<bean id="facadeTemplate" abstract="true" class="BaseFacade">
<property name="exampleService">
<ref bean="transactionalExampleService" />
</property>
</bean>

<bean id="exampleFacade" class="ExampleFacade" parent="facadeTemplate" singleton="false" />


In this configuration file, we have defined the bean "exampleFacade" to be created as a new object every time when it is requested by another object. Since the parent "facadeTemplate" has property with name "exampleService", an implementation object of ExampleService interface will be injected during creation time.

- Tapestry Page Controllers integration

We needed the Spring context to access façade or service objects in our controllers. We used Spring as Service Locator /Lookup pattern in order to locate business objects. For example, accessing the façade objects would be wrapped the following way:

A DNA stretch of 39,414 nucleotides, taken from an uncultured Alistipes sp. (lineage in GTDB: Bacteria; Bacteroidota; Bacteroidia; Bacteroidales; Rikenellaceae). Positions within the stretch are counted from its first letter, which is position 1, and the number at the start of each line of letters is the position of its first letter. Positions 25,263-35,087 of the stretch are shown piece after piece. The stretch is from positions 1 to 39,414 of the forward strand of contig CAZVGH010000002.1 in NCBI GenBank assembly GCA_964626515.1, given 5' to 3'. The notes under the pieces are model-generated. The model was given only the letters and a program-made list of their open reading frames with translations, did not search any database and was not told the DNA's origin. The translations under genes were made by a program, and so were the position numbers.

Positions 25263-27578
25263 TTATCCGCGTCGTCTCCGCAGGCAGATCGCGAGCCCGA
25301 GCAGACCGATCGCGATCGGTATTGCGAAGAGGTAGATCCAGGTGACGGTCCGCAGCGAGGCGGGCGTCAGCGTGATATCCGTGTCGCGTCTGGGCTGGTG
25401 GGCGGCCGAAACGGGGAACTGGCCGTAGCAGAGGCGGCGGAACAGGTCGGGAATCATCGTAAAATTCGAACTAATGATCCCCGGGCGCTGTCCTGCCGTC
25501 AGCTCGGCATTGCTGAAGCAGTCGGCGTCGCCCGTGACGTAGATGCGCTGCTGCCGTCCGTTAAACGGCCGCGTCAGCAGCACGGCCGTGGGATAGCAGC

SomeFacade façade = getBean(someServiceName);

The implementation of this method is the follows:

protected Object getBean(final String beanName) {
return getApplicationContext().getBean(beanName);
}

private ApplicationContext getApplicationContext() {
return (ApplicationContext) getFromGlobal(Engine.APPLICATION_CONTEXT_KEY);
}


which obtains the Spring context from the web server.Alternatively we could define services or resources declaratively. Fore example, the same can be achieved with the following declaration in Tapestry page specification file:

<property-specification name="someService" type="SomeService">
global.appContext.getBean("someServiceName ")
</property-specification>


In addition to facilitating the integration of frameworks Spring also affects the complexity and testability. In closing let’s take a closer look at these qualities.

Other Benefits of Using Spring

- Reducing Complexity